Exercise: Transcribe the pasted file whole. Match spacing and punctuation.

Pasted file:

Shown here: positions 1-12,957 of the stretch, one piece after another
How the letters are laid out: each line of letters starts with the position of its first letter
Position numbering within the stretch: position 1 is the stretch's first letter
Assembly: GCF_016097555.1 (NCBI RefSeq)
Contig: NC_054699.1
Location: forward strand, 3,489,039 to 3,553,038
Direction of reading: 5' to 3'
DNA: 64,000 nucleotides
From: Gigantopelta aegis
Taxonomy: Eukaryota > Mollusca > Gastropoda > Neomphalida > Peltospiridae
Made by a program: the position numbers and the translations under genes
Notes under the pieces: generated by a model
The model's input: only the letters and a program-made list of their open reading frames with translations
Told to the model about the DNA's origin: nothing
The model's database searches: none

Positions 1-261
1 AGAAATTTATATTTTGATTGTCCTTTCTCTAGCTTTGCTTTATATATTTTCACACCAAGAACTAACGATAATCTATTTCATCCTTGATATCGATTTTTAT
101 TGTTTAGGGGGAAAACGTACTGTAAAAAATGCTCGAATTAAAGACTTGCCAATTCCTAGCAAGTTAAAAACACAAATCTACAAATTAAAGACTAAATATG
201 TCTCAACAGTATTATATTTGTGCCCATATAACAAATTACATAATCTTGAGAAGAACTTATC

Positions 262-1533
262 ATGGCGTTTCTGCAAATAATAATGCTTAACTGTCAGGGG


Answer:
Shown here: positions 1-12,957 of the stretch, one piece after another
How the letters are laid out: each line of letters starts with the position of its first letter
Position numbering within the stretch: position 1 is the stretch's first letter
Assembly: GCF_016097555.1 (NCBI RefSeq)
Contig: NC_054699.1
Location: forward strand, 3,489,039 to 3,553,038
Direction of reading: 5' to 3'
DNA: 64,000 nucleotides
From: Gigantopelta aegis
Taxonomy: Eukaryota > Mollusca > Gastropoda > Neomphalida > Peltospiridae
Made by a program: the position numbers and the translations under genes
Notes under the pieces: generated by a model
The model's input: only the letters and a program-made list of their open reading frames with translations
Told to the model about the DNA's origin: nothing
The model's database searches: none

Positions 1-261
1 AGAAATTTATATTTTGATTGTCCTTTCTCTAGCTTTGCTTTATATATTTTCACACCAAGAACTAACGATAATCTATTTCATCCTTGATATCGATTTTTAT
101 TGTTTAGGGGGAAAACGTACTGTAAAAAATGCTCGAATTAAAGACTTGCCAATTCCTAGCAAGTTAAAAACACAAATCTACAAATTAAAGACTAAATATG
201 TCTCAACAGTATTATATTTGTGCCCATATAACAAATTACATAATCTTGAGAAGAACTTATC

Positions 262-1533
262 ATGGCGTTTCTGCAAATAATAATGCTTAACTGTCAGGGG